Helmut Schmidt, Published March 08 2014
Q&A: Fargo's Tuesday mill levy voteFARGO – Here are some of the basics on the mill levy election being held in the Fargo School District on Tuesday:
Why is this vote being held?
Since 2009, state lawmakers have provided enough money to buy down 125 mills of local school property taxes statewide.
In return, lawmakers require that districts with general fund mill levies above a state-mandated cap should be required to go to their voters by Dec. 31, 2015, to get any levies above that cap (dubbed excess mill levies) reapproved by their voters.
The current “hard” cap sits at 70 mills (60 mills, plus 10 more that are allowed by a school board vote).
Fargo levies 139 general fund mills.
If school districts with excess mill levies get them approved by voters, they can continue taxing normally for 10 years. Then they must go back to voters.
If they aren’t approved, then the dollar amount brought in by the levy that exists at the end of 2015 is frozen at that level.
The district can seek approval again before the end of 2015 if the matter is voted down on Tuesday.
Why is it being held now as a special election?
Board members debated holding the vote with the June city or fall general elections but decided that because of the complexity of the issue, it would be better to have it on a separate ballot. They argued it would allow voters to concentrate on the topic.
What is the ballot language?
An amendment to section 57-15-14, passed by the 2009 North Dakota Legislative Assembly requires school districts to get approval from their voters by Dec. 31, 2015, to continue any prior voter authorized general fund tax levies which are greater than the current statutory general fund levy limitation. The current Fargo Public School District’s general fund levy authority is 170.46 mills. The current statutory general fund levy limitation is 70 mills on the dollar of the taxable valuation of the school district. Shall Fargo Public School District No. 1 have a general fund mill levy authority of up to 150 mills effective Dec. 31, 2015 for the following 10 years?
What is the cost of the election?
An estimate given to the school board in January put the cost at about $22,000.
Will a “yes” vote mean a tax increase?
District officials say the election is about the authority to tax. School board members say they want to hold to the current 139 general fund mills. So, in that respect, it is not a tax increase.
The school board is also asking the public as part of this vote for the authority to levy up to 11 more mills if needed. If the school board opted to use any of those mills, then, yes, the tax rate could increase.
What would the effect of a “no” vote be on the school district’s budget?
The dollar amount taken in by 139 mills would be frozen at the 2015 level. District estimates put that at $39.8 million.
Using a 2.2 percent rise in property valuations per year, the loss of revenue in 2016 would be about $876,277. Ten years later in 2025, the annual loss of revenue would grow to nearly $9.7 million, for a total over 10 years of $51.5 million.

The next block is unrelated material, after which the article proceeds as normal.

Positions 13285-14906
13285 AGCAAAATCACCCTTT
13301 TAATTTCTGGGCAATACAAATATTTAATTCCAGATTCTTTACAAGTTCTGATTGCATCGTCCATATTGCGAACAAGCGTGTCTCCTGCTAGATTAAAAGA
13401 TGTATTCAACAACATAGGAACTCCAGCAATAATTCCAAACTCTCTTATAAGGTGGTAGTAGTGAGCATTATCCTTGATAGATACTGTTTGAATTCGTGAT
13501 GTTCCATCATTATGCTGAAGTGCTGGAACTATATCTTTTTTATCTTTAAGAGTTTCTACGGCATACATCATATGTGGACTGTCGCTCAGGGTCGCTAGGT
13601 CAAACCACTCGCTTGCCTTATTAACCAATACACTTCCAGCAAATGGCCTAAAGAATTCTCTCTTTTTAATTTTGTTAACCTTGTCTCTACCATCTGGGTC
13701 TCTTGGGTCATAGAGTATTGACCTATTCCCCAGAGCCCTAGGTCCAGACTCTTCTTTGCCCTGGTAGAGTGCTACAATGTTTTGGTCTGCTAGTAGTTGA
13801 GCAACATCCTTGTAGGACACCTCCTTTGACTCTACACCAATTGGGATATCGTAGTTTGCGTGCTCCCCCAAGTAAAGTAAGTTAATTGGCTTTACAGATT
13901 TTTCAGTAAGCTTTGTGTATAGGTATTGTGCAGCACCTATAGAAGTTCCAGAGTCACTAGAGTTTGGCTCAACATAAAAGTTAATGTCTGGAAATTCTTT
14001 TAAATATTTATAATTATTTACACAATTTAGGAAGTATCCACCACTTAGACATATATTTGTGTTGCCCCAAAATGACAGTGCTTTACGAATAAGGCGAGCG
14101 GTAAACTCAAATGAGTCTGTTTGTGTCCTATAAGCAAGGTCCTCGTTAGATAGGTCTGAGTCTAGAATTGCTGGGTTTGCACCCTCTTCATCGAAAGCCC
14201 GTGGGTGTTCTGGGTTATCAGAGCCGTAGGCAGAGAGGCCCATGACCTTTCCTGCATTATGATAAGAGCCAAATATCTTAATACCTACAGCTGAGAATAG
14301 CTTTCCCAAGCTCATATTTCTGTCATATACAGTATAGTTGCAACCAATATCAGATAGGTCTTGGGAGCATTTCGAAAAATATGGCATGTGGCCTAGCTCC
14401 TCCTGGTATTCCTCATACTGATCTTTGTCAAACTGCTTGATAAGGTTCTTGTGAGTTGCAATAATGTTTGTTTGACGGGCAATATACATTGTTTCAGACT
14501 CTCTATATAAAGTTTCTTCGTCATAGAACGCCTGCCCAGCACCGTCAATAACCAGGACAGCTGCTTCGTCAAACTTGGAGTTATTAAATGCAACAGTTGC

Revenues would stay frozen until they reached the future equivalent of 70 mills. With a 3 percent growth in property valuations, that would take about 24 years, the district estimates.
What is a mill? What is the property tax effect on my pocketbook?
A mill is a property tax rate expressed at one-tenth of 1 percent. So 139 mills is equal to a tax rate of 13.9 percent on taxable value. A home assessed at $200,000 has a taxable value of $9,000, so the tax bill on 139 mills would be about $1,251.
According to the school district’s 2013-14 operational budget, the district’s taxable valuation is $274,348,769. That means every mill will provide the district with $274,348. Multiplying that by 139 mills, means the general fund levy will bring in about $38,134,372 in revenue.
The value of a mill has averaged a 2.2 percent annual increase over time.
Where do I vote?
Tuesday’s election is a districtwide election, which means residents of the Fargo School District can vote at any of the polling sites.
Those sites include: Atonement Lutheran Church, the Fargodome, South High School, and Lincoln, Clara Barton, Kennedy, Madison, McKinley and Roosevelt elementary schools.
The polls will be open 7 a.m. to 8 p.m.
How were the polling sites chosen?
Schools were selected to be among the polling places to ensure neighborhood access to voters to cast their ballots. Each school was chosen for its location and its ability to have a secure area to host the polling site. All voters will access the area through one secure spot.
Who can vote?
Residents of the Fargo School District can vote in the election. It should be noted, however, that the school district does not encompass all of the city. Some Fargoans live in the West Fargo School District.
Also, the Secretary of State’s Office makes it clear that only residents of a school district can vote in that district. Simply owning property in a school district does not qualify a person as a voter in that district.
Readers can reach Forum reporter Helmut Schmidt at (701) 241-5583